What are the qualifications for disability in Texas?
When do you file for Texas disability benefits? - when you become disabled
SSI vs Social Security Disability in Texas
Winning a Social Security Disability or SSI award in Texas
Disability for depression in Texas
Disability approval process - Getting disability in Texas
Resource links for Filing a Texas disability application
Can I apply for temporary and later permanent Disability in Texas?
How much can I get from Social Security Disability in Texas?
Eligibility and qualifying for disability in Texas
Social Security Disability Status in Texas
Disabiity appeals in Texas
What if you get denied disability in Texas?
Can you avoid a Social Security Disability Denial in Texas?
The Social Security Disability and SSI appeals process in Texas
Starting an appeal on a disability claim in Texas
What are the chances of winning a disability appeal in Texas?
How many disability appeals do you get in Texas?
Filing a Texas Disability Appeal
Disability Hearings in Texas
How long does it take to get a disability hearing decision in Texas?
Going to and getting ready for a disability hearing in Texas
Don't waste your Texas disability hearing - be prepared
Qualifying for disability at a hearing in Texas
Texas Disability Attorney questions
Get a qualified disability attorney, lawyer, advocate in Texas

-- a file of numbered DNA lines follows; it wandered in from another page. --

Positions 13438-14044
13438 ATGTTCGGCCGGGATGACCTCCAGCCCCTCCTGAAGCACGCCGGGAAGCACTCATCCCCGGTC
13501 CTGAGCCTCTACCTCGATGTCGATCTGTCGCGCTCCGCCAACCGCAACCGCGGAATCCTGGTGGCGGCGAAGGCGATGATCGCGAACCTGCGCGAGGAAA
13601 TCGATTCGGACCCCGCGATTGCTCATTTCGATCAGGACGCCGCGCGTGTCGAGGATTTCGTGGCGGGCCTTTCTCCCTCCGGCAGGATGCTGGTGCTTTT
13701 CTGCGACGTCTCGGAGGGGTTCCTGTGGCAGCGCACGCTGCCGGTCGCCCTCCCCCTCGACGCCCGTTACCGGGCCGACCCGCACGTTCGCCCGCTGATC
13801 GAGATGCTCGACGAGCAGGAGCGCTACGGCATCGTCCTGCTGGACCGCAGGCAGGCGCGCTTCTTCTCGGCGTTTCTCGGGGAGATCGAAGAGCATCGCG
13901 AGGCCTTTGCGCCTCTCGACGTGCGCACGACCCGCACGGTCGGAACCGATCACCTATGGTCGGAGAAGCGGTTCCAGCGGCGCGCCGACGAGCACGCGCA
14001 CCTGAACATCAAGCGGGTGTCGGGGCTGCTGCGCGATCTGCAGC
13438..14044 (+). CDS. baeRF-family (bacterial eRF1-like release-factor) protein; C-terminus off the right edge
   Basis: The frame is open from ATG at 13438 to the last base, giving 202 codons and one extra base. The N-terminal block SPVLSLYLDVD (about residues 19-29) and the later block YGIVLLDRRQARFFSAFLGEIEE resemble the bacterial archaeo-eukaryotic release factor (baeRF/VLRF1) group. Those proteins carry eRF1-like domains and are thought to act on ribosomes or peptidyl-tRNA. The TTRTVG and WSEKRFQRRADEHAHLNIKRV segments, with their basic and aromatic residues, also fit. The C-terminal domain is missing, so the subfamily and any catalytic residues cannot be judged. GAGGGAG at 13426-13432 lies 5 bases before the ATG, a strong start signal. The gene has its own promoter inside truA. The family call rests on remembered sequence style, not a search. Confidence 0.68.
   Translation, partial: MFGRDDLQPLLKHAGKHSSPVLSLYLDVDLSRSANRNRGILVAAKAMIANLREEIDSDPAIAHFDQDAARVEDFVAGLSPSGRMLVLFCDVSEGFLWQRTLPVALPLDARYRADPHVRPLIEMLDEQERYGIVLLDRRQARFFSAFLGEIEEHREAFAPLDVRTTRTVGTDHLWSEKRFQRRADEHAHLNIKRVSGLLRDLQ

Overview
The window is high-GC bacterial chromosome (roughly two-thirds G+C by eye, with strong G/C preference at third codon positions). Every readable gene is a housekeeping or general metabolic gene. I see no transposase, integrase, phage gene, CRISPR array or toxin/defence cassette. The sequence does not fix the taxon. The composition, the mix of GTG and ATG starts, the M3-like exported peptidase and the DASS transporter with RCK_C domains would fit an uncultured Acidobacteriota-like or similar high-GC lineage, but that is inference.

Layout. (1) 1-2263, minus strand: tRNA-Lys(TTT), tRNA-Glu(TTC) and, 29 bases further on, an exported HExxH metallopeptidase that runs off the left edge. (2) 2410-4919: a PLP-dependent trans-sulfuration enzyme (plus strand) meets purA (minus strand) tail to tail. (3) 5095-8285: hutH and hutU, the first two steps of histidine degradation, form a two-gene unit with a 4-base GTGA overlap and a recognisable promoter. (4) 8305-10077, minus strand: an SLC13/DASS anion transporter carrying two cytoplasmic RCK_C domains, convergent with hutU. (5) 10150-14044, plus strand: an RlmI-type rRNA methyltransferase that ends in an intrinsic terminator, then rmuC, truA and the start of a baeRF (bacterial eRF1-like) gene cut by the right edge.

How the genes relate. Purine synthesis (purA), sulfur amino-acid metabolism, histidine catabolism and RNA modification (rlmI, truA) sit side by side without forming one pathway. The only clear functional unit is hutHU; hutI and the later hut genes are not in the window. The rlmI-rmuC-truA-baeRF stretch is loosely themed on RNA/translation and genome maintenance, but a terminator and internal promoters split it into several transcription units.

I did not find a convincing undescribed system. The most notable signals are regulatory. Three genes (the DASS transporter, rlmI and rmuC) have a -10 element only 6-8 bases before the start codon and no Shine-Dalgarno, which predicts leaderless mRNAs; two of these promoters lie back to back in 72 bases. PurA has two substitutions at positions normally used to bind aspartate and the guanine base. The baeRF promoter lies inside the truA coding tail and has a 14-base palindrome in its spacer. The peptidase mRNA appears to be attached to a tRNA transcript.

Should you get help from a disability attorney in Texas if you have not filed yet?
What does a disability lawyer in Texas do to help you win benefits?
How Much Are The Fees For A Disability Lawyer In Texas?
How do Disability Lawyers in Texas get paid their fees?
Qualifying For Disability in Texas, will I qualify?
Information on the following topics can be found here: Social Security Disability Questions and in these subsections:
Frequently asked questions about getting Denied for Disability Benefits | FAQ on Disability Claim Representation | Info about Social Security Disability Approvals and Being Approved | FAQ on Social Security Disability SSI decisions | The SSD SSI Decision Process and what gets taken into consideration | Disability hearings before Judges | Medical exams for disability claims | Applying for Disability in various states | Selecting and hiring Disability Lawyers | Applying for Disability in North Carolina | Recent articles and answers to questions about SSD and SSI
These pages provide answers to basic questions about pursuing disability benefits
Disability qualifications - Who will qualify is based on functional limitations
What do you Need to Prove to Qualify for Disability Benefits?
How to file for disability and the information needed by Social Security
What conditions do they Award Disability Benefits for?
How does back pay for Social Security disability work?
What makes you eligible for Social Security Disability or SSI? Part I
To get a Social Security Disability or SSI Award do you have to have a Permanent Disability?
Social Security Disability Status - when should I call to check
Do Lawyers Improve The Chances of Winning Social Security Disability or SSI?
What is qualifying for disability based on?
How to qualify for disability - The Process of Qualifying for Benefits
Receiving a Social Security Disability Award Letter
How long does it take to get disability?